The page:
Date of Graduation

Spring 2019


Master of Public Administration


Political Science

Committee Chair

David Johnson


The prevalence of politics in federal environmental policy has been evident for decades, and this thesis will seek to identify the impact of implementing rival policies at the county level. The two federal policies being examined are the Clean Power Plan that was devised by the presidential administration under Barack Obama, and the Affordable Clean Energy Rule created by the presidential administration under Donald Trump. The county selection was chosen in the state of West Virginia because of the state’s high economic dependence on extracting and exporting coal, a current source of domestic and foreign electric power. The study area will include a total of six counties, two with current mining operations, and four contiguous counties without current mining operations. These counties provide a more encompassing picture of any potential spillover impacts. A variety of economic metrics will assist in analyzing how these policies, with opposing objectives, have affected an area that is historically greatly dependent on coal. Based on a review of the literature and initial survey data, the variables of population, coal production in short tons, employment rate, poverty rate, and per capita personal income are the chosen variables to determine the impact of the policy on the rates of change for those parameters within each county. Analyzing how these policies affect counties within other coal producing states will hopefully generate knowledge that may inform federal policy making and implementation by future federal administrations.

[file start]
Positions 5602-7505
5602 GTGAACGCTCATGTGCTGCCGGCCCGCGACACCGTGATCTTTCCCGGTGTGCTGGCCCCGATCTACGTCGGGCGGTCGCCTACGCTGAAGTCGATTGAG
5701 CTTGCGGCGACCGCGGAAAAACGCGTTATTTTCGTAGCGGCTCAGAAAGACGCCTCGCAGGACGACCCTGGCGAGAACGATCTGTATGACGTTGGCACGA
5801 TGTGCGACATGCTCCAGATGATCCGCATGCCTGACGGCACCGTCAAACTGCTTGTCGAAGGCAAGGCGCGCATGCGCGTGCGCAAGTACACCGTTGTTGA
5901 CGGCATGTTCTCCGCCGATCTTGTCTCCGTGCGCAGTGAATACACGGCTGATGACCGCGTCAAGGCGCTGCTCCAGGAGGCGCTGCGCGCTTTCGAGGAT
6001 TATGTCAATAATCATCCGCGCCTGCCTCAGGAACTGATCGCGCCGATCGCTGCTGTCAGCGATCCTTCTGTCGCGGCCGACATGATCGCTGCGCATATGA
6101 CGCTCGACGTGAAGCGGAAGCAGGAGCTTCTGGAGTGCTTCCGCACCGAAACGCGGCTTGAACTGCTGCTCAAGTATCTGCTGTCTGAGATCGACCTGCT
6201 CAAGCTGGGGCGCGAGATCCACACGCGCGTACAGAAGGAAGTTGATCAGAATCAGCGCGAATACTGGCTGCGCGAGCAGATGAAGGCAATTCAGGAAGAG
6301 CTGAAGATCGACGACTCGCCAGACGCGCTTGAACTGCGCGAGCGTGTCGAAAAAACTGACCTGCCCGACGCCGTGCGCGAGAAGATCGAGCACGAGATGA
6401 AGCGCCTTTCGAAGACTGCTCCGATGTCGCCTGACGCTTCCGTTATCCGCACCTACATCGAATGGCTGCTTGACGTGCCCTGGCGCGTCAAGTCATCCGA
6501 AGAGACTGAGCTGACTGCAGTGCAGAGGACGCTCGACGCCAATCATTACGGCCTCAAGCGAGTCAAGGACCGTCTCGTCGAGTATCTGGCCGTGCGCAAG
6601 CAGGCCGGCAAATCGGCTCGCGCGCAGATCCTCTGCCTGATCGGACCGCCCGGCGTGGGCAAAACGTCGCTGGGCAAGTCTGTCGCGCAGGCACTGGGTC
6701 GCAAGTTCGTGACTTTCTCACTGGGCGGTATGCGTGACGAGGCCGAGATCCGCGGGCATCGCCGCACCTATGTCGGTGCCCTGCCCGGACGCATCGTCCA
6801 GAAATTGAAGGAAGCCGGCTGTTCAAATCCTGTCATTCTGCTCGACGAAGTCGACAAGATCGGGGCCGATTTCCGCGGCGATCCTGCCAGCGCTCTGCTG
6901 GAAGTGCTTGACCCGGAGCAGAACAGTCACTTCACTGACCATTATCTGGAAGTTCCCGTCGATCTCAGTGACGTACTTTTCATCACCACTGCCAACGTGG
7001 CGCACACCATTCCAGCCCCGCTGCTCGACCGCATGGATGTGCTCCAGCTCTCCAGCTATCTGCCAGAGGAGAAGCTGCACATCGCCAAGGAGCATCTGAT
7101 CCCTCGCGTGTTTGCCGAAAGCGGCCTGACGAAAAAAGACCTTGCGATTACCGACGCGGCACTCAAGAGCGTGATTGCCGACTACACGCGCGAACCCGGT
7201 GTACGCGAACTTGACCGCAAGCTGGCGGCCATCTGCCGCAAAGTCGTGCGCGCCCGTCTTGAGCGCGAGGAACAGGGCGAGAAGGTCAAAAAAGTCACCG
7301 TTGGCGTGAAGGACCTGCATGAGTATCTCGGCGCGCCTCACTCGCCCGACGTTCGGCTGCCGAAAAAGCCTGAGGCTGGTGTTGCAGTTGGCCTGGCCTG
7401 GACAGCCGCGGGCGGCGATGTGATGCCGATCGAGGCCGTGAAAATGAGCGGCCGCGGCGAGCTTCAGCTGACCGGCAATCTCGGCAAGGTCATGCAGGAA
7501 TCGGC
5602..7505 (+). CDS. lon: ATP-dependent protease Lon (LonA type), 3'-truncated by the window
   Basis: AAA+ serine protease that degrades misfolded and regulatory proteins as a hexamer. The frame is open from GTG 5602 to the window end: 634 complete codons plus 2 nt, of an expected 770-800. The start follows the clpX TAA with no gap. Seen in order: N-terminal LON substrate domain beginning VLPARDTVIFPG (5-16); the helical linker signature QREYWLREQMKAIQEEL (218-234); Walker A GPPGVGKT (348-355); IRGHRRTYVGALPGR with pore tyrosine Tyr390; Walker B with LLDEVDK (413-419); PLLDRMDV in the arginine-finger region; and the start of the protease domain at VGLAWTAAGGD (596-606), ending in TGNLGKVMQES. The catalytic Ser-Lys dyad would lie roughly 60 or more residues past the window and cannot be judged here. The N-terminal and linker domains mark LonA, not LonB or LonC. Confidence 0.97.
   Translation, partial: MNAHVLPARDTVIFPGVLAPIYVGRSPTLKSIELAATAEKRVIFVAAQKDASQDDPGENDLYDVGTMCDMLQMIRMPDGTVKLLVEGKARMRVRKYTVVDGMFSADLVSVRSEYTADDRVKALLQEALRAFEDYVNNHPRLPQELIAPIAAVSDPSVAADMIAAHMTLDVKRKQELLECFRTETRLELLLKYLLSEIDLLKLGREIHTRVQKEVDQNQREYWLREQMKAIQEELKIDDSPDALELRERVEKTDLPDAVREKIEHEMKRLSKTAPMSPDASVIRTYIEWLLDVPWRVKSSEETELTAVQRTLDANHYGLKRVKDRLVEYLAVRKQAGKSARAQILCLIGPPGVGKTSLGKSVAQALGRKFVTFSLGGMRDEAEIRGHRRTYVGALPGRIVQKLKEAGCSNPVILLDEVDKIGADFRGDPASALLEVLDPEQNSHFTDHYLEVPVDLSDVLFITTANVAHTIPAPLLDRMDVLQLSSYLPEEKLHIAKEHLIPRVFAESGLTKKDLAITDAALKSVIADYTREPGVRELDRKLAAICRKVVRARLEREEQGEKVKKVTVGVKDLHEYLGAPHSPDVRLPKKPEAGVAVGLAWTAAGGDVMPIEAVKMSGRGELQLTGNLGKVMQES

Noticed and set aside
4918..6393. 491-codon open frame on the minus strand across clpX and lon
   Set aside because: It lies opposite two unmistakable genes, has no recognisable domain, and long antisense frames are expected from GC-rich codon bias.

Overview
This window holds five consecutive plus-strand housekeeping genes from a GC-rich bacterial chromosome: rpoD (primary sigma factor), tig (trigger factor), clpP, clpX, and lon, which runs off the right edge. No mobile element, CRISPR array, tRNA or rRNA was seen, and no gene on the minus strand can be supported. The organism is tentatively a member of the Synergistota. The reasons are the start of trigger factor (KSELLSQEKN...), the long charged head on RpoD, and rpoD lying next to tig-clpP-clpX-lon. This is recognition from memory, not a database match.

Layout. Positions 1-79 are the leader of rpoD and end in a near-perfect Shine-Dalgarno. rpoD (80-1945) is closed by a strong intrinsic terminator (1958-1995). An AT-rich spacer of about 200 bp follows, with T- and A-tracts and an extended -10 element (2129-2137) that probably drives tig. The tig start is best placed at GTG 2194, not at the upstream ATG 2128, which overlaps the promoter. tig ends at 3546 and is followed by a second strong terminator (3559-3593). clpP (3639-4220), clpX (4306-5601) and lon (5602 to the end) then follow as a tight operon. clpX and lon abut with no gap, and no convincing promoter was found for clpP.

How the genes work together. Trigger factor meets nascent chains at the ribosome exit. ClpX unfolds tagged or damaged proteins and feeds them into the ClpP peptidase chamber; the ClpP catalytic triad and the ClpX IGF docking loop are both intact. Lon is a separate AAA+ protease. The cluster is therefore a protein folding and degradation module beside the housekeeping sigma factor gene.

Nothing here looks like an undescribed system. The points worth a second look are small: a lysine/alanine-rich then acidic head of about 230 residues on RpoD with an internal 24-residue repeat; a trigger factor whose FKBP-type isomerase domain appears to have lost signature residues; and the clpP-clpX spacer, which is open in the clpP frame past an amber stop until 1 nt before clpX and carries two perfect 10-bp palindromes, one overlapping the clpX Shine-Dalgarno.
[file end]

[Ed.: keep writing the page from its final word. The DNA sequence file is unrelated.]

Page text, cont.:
coal, West Virginia, Clean Power Plan, pollution, politics, Obama, emissions

Subject Categories

Arts and Humanities | Other American Studies


© Hannah O'Keefe

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